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International Journal for Crime, Justice and Social Democracy

Theorising Criminalisation: The Value of a Modalities Approach


‘Criminalisation’ has attracted considerable scholarly attention in recent years, much of it concerned with identifying the normative limits of criminal law-making. Starting from the position that effective theorisation of the legitimate uses of criminalisation as a public policy tool requires a robust empirical foundation, this article introduces a novel conceptual and methodological approach, focused on recognising a variety of modalities of criminalisation. The first part of this article introduces and explains the modalities approach we have developed. The second part seeks to demonstrate the utility of a modalities approach by presenting and discussing the findings of a pilot study of more than 100 criminal law statutes enacted in three Australian jurisdictions (New South Wales, Queensland and Victoria) between 2012 and 2016. We conclude that a modalities approach can support nuanced examination of the multiple ways in which adjustments to the parameters of criminalisation are effected. We draw attention to the complexity of the phenomenon of criminalisation, and highlight the need for further quantitative and qualitative work that includes longer-term historical analysis.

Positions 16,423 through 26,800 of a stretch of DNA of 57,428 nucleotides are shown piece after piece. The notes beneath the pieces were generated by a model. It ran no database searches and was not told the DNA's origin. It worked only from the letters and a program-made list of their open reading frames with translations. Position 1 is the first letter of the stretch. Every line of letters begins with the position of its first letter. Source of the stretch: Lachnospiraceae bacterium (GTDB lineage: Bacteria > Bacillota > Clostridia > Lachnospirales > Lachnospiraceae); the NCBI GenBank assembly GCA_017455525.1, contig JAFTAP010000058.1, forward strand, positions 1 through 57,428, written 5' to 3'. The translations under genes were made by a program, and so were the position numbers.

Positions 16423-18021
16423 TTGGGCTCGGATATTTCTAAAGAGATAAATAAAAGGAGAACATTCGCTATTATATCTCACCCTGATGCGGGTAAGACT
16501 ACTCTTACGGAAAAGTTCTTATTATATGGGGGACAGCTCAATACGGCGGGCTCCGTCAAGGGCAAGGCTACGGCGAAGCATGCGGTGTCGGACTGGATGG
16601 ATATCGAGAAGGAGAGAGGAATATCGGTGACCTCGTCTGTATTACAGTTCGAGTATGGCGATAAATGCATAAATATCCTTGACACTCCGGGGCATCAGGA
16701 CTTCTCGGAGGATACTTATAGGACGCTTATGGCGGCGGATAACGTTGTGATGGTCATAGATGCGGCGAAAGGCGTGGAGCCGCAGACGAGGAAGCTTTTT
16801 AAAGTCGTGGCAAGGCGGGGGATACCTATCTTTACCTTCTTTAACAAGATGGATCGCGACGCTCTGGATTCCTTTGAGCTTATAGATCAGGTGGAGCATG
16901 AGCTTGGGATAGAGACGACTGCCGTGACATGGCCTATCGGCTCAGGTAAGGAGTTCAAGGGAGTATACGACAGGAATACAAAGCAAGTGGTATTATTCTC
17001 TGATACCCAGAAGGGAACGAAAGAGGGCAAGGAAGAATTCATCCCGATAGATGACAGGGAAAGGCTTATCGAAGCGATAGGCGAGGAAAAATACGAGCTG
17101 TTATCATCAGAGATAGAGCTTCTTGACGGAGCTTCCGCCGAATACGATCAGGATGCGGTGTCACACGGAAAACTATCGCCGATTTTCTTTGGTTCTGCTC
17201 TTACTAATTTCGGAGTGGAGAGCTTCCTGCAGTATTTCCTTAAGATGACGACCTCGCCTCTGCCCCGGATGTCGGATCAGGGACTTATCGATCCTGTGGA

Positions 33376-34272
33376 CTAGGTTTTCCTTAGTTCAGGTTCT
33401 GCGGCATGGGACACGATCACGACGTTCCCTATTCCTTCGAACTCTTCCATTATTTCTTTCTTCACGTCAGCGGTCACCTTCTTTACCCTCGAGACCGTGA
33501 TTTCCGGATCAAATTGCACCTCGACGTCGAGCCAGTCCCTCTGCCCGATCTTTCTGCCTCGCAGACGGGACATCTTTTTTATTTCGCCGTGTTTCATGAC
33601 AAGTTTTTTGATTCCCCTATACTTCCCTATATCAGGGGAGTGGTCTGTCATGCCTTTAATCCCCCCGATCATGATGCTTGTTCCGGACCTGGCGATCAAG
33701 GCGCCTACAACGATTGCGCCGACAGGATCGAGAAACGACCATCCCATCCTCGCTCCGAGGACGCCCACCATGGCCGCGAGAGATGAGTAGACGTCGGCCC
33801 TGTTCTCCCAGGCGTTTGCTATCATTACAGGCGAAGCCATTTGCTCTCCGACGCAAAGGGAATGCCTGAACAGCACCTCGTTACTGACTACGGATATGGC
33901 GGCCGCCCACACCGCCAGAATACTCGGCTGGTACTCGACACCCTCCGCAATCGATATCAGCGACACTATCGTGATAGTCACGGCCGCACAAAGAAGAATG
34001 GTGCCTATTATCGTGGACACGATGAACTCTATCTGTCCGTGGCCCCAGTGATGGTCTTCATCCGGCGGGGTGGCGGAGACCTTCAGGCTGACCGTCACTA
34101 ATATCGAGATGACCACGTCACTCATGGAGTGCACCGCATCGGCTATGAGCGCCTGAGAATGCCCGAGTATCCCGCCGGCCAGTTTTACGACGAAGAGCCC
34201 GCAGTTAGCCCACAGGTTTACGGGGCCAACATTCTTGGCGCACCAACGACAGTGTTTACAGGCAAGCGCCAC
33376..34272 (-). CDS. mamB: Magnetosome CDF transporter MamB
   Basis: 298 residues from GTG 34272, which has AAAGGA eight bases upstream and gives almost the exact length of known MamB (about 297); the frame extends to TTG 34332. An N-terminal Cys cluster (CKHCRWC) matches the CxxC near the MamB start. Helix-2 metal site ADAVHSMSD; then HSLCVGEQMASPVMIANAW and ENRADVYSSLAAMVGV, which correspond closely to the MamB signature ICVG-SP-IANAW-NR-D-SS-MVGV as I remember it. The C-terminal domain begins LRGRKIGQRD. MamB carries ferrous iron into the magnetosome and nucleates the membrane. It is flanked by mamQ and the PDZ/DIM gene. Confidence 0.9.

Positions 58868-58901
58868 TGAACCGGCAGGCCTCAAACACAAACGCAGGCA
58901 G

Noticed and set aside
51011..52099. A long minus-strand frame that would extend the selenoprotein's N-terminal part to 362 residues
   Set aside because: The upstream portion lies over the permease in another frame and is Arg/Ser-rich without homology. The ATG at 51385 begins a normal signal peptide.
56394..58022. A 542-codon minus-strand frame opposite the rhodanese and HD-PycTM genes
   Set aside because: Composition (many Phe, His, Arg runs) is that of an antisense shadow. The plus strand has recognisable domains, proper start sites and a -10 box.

Pages:91 to 121
Section: Articles


Total Abstract Views: 741  Total PDF Downloads: 473

Author Biographies

University of New South Wales
Australia Australia

Professor Luke McNamara is Co-Director of the Centre for Crime, Law and Justice, Faculty of Law, University of New South Wales, Australia. His current research examines the patterns, drivers, modalities and effects of criminalisation as a public policy tool, with a focus on regulation of behaviours and activities in public places.

Queensland University of Technology
Australia Australia

Professor Russell Hogg has published widely in the areas of criminology and criminal justice studies, including Policing the Rural Crisis (Federation Press, 2006, co-authored with Kerry Carrington) and Critical Criminology: Issues, Debates, Challenges (Willan, 2002, co-edited with Kerry Carrington). He is also co-editor of a forthcoming collection of essays on crime in rural Australia.

Open Access Journal
ISSN 2202-8005